2004 Truth in Taxation Changes
Taxing Units Will See Few Changes in Setting Tax Rates
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When setting 2004 property tax rates this summer, some taxing units will see a few changes in the truth-in-taxation laws, as passed by the 78th Texas Legislature, Regular Session, in 2003. These changes vary by type of taxing unit. Truth-in-taxation laws provide taxpayers with information that compares tax rates to the prior year with adjustments for property value changes.
The Comptroller’s Truth in Taxation Manual – 2004 explains these laws and includes the new 2004 provisions.
Beginning in early August, taxing units take the first step toward adopting a tax rate by calculating and publishing the effective and rollback tax rates.
The effective tax rate is a calculated rate that would provide the taxing unit with about the same amount of revenue it received in the prior tax year, on properties taxed in both years. If property values rise, the effective tax rate will go down, and vice versa.
The rollback rate is a calculated maximum rate allowed by law without voter approval. The rollback rate would provide the taxing unit with about the same amount of tax revenue it received the previous year for day-to-day operations, plus an extra 8 percent increase for those operations, and sufficient taxes to pay its debts in the coming year. For school districts, the extra increase is 6 cents per $100 of property value, rather than 8 percent.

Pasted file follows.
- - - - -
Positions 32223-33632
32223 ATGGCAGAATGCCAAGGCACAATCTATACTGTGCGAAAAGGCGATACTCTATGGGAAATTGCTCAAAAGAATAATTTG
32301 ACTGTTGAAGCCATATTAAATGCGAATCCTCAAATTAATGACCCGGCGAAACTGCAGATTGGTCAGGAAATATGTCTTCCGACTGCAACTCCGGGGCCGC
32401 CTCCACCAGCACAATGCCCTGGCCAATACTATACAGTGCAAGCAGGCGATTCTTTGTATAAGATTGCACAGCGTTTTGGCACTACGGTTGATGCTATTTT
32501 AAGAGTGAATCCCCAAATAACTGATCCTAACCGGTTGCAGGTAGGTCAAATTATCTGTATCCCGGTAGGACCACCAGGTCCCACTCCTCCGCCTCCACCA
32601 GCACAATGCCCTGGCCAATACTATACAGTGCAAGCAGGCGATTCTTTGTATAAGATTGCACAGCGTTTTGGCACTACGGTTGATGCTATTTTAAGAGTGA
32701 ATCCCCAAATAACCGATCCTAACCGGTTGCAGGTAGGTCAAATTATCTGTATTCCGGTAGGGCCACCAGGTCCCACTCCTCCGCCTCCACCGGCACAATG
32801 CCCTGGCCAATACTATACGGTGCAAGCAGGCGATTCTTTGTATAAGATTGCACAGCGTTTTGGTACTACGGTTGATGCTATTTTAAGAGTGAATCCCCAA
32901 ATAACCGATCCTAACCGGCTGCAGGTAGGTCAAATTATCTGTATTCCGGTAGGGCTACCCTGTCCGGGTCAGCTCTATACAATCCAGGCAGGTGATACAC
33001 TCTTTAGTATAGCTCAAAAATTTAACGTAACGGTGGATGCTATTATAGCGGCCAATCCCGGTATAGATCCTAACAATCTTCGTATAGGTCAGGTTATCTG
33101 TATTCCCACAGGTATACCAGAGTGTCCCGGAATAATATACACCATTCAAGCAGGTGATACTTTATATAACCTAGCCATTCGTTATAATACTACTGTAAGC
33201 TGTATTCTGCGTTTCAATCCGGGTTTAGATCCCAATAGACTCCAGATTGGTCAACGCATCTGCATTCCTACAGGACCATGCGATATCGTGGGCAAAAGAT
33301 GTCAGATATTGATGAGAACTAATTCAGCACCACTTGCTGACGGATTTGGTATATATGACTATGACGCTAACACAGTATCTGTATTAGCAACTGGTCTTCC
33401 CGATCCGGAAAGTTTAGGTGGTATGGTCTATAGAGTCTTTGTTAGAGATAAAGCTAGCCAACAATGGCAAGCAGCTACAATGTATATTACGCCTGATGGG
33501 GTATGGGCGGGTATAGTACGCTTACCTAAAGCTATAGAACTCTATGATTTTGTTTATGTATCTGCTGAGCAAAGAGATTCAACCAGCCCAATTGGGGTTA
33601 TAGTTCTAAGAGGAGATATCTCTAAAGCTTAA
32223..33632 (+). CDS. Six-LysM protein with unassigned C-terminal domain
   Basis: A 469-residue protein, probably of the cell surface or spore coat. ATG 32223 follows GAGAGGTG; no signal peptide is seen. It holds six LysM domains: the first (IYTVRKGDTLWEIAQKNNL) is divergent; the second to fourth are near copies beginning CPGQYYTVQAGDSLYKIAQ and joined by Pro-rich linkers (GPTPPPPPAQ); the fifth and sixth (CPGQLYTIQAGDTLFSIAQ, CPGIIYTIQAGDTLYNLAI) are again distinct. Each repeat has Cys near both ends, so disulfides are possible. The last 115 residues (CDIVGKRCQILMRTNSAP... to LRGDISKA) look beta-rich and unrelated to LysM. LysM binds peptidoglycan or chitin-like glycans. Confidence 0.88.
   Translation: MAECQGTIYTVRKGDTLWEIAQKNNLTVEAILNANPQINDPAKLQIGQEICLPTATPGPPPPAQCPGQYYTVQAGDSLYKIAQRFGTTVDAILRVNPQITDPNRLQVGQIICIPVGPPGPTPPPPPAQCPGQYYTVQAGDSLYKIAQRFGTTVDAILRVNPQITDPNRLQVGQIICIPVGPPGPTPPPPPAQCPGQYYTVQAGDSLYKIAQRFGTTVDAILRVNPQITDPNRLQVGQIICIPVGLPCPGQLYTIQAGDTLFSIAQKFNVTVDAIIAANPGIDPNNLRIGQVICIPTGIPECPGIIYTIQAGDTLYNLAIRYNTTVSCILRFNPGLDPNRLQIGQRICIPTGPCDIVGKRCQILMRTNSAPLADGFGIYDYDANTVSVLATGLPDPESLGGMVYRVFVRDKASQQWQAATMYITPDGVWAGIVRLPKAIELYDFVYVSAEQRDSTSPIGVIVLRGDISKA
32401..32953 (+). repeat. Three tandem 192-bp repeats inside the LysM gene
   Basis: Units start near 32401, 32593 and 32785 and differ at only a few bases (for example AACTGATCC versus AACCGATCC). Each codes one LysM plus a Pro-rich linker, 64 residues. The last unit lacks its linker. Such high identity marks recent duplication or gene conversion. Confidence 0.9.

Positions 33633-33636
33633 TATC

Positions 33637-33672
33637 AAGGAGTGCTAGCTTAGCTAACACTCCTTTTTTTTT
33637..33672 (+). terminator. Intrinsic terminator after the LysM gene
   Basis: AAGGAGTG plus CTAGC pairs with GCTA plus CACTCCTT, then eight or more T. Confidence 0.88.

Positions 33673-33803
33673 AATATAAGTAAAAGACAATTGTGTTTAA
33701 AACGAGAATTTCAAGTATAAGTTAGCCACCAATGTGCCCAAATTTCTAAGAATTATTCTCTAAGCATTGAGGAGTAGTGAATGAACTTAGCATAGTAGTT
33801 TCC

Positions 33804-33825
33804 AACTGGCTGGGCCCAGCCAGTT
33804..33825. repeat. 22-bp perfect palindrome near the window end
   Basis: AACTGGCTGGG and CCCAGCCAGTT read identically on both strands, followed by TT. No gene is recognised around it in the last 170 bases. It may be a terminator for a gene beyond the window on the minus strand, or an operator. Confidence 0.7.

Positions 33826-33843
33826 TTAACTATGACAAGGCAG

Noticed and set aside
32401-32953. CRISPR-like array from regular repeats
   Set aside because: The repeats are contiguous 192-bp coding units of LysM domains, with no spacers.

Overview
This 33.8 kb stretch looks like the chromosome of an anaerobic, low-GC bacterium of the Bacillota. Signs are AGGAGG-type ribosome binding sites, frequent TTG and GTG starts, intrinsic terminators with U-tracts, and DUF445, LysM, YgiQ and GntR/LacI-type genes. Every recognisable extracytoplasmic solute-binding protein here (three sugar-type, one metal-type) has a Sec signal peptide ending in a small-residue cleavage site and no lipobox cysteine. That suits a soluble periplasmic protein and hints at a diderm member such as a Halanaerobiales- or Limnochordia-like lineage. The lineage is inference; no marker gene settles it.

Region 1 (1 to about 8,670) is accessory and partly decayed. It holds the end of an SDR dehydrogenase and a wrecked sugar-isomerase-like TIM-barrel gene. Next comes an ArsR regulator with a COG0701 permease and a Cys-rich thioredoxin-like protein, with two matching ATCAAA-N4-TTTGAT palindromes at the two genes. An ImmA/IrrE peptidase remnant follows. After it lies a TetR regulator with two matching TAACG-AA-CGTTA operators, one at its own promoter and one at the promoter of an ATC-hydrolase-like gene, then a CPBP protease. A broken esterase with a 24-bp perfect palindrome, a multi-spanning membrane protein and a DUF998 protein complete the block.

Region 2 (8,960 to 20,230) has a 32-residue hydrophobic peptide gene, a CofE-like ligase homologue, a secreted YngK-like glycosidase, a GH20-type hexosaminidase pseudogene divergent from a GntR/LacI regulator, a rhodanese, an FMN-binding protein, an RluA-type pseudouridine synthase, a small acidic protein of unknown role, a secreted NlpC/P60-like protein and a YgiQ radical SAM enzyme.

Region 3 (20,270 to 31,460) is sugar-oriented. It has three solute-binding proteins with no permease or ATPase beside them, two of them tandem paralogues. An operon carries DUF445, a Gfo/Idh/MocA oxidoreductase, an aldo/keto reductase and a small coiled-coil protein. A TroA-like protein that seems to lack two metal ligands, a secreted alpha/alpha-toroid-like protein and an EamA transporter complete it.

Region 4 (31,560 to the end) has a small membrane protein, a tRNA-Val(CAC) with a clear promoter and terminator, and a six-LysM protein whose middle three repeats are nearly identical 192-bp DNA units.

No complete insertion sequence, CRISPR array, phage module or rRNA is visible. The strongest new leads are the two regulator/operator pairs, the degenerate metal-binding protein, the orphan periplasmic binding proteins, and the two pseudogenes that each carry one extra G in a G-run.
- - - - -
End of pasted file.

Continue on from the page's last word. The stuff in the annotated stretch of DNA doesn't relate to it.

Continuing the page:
If a unit adopts a tax rate that is higher than the rollback rate, voters in the unit can circulate a petition calling for an election to limit the size of the tax increase. For school districts, no petition is required. The school board simply calls for an election to ratify the adopted rate if the adopted rate exceeds the rollback rate.
Each taxing unit, other than a school district, a water district or small taxing unit (with a rate of less than 50 cents per $100 of property value that raises $500,000 or less), publishes the effective and rollback rates in a local newspaper. It also publishes a list of the debts it must pay and the amount of money left over from the previous year. A school district, small taxing unit or water district must publish a special notice in the newspaper.
If taxpayers believe that the taxing unit hasn’t calculated and published these rates or other required information in good faith, they may ask a district court to stop the taxing unit from adopting a tax rate until it complies with the law.
New for school districts
Beginning for the 2004 tax rate, school districts must extend the school tax limitation on homesteads to disabled homeowners. The limitation is based on the 2003 school taxes, if the homeowner received the disability exemption in that year. The qualified homeowner will not pay more in school taxes than the 2003 school taxes, even if the home’s value or tax rate should rise.
In calculating the school rollback tax rate, the school district will deduct both the taxes and taxable value for those homesteads that have the limitation. These steps are the same that school districts have used for the over-65 homeowners’ tax limitation in previous years.
By removing both the taxes and taxable value for homesteads with limitations from the rollback tax rate calculation, the school rollback tax rate is not skewed and is based on those properties that do pay on all their taxable value.
Municipal school district